Estate Administration

Navigating the legal system is hard at the best of times, but we know it’s harder when you’re facing the loss of a loved one. Administering an estate is a lengthy process with many steps, and so we highly recommend that you have Nova help you. The steps include:

  • Making funeral arrangements,
  • Identifying, securing and dealing with assets,
  • Obtaining court authority,
  • Identifying and paying valid debts and claims against the estate
  • Filing tax returns,
  • Dealing with legal issues that arise, and
  • Identifying, locating and distributing the balance of the estate to the rightful intestate successors and/or beneficiaries.

What is an “Estate”?

A person’s “estate” consists of all the things that he or she owns at death. Things such as a car, bank accounts, clothes, jewelry, and/or business interest – anything that he or she owns is part of that person’s estate. Joint accounts and beneficiary designation accounts such as TFSA or life insurance policies are NOT part of a person’s estate for probate purposes.

How is the estate transferred after you die?

Your assets that are in your estate can be transferred in two ways

  • either in accordance with your Will, or
  • if you die “intestate”, meaning without a Will the estate is distributed as per the Wills, Estates and Succession Act.

With a Will

When a person dies and leaves a valid Will, it is the responsibility of the executor, to handle funeral arrangements and administer the estate. The executor is a trustee, bound to act for the good of the estate. This is the case, even if the executor is also a beneficiary under the Will or has a personal interest in the estate assets. The executor must put the interests of the estate before their own personal interests. The estate is administered and distributed according to the instructions set out in the Will.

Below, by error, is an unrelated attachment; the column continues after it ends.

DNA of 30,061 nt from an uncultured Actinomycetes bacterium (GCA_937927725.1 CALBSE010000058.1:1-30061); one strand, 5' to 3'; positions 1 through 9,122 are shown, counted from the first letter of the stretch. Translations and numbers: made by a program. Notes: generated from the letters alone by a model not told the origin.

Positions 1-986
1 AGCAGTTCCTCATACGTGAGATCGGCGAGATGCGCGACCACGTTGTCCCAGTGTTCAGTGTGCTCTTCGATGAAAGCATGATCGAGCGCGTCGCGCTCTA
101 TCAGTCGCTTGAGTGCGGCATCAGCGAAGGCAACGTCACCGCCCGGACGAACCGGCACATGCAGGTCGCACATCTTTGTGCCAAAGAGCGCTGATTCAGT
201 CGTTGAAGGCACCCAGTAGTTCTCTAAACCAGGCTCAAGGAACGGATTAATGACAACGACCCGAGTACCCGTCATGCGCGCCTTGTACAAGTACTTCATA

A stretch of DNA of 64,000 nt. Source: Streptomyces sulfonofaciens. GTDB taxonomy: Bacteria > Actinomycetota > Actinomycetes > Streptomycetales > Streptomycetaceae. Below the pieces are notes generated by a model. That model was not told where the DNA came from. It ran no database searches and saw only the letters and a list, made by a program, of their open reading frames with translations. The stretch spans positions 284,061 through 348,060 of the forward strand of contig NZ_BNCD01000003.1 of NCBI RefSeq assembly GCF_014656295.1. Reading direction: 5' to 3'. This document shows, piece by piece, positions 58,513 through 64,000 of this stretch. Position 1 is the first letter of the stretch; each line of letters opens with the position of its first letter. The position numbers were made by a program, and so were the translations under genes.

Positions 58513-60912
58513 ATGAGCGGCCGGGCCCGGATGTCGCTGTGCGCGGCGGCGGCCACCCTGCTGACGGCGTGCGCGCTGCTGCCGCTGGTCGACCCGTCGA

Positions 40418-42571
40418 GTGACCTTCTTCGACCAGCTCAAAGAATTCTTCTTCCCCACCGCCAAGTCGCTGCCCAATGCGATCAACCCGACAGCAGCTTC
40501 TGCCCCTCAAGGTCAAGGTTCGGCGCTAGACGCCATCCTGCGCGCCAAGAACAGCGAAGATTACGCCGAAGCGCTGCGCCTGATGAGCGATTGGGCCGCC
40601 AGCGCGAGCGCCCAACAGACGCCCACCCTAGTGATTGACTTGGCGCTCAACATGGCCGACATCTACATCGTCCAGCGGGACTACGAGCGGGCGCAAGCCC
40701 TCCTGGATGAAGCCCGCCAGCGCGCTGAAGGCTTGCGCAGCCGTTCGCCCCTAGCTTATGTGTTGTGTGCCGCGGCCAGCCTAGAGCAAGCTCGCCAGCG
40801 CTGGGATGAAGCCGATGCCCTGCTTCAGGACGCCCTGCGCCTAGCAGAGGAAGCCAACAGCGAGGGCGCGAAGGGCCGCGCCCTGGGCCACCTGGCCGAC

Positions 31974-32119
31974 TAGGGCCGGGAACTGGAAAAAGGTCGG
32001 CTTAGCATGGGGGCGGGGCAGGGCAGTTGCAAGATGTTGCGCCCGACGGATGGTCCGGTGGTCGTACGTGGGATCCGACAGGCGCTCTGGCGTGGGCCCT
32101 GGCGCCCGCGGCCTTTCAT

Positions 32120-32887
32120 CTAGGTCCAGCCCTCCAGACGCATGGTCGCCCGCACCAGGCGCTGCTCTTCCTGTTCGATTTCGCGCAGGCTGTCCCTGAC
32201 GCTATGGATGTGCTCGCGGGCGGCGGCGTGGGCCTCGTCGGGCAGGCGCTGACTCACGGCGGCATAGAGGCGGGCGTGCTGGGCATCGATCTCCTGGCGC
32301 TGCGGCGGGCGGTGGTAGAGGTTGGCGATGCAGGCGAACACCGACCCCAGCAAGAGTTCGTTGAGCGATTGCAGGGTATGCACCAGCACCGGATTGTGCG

As a trustee, the executor is accountable to the beneficiaries. For example, the executor must keep records and give all beneficiaries a final statement of accounts.

In order to administer the estate, the executor must apply for probate. For more information please see our Probate page.

Without a Will

If there is no Will, then there is no executor. Instead someone has to act as the administrator. The Wills, Estates and Succession Act establishes the people who have a right to administer the estate when a person dies without a will, such as the spouse of the deceased, or someone nominated by the spouse or a child of the deceased. If there is no next of kin willing and able to handle this responsibility, then the Public Guardian and Trustee may consider administering the estate after an assessment determines whether their services are warranted.

In any event, one must determine how much the deceased’s estate might be worth. The purpose of this step is to determine the need to apply for a Grant of Administration. Generally, you do not have to apply for a Grant of Administration is the gross value of the estate is less than $25,000.

For more information please see our Grant of Administration page.

Service Areas at Nova Law

We provide services in the following areas:

  • Applying for probate (when someone has passed away with a will)
  • Applying for letters of administration (when someone has passed away without a will)
  • Transferring assets held in joint tenancy
  • Administering trusts
  • Estate litigation
  • Wills, trusts, and incapacity planning

How much does it all cost?

There are certain matters where we are able to charge a flat fee, such as a basic Will.

For more information on prices and cost, please contact us. What we can assure you with is that we can support you with straight-forward, efficient, and cost-effective legal services just when you need them most.

Who shall I talk to?

Our experienced lawyers and accessible support staff will make sure that executors, trustees, and beneficiaries are kept fully informed during all stages of estate administration. Please contact our offices to make an appointment. Use the contact options at the bottom of the page.

Come to the office and talk to a lawyer.

Book an appointment online now, simply by selecting a date and time.

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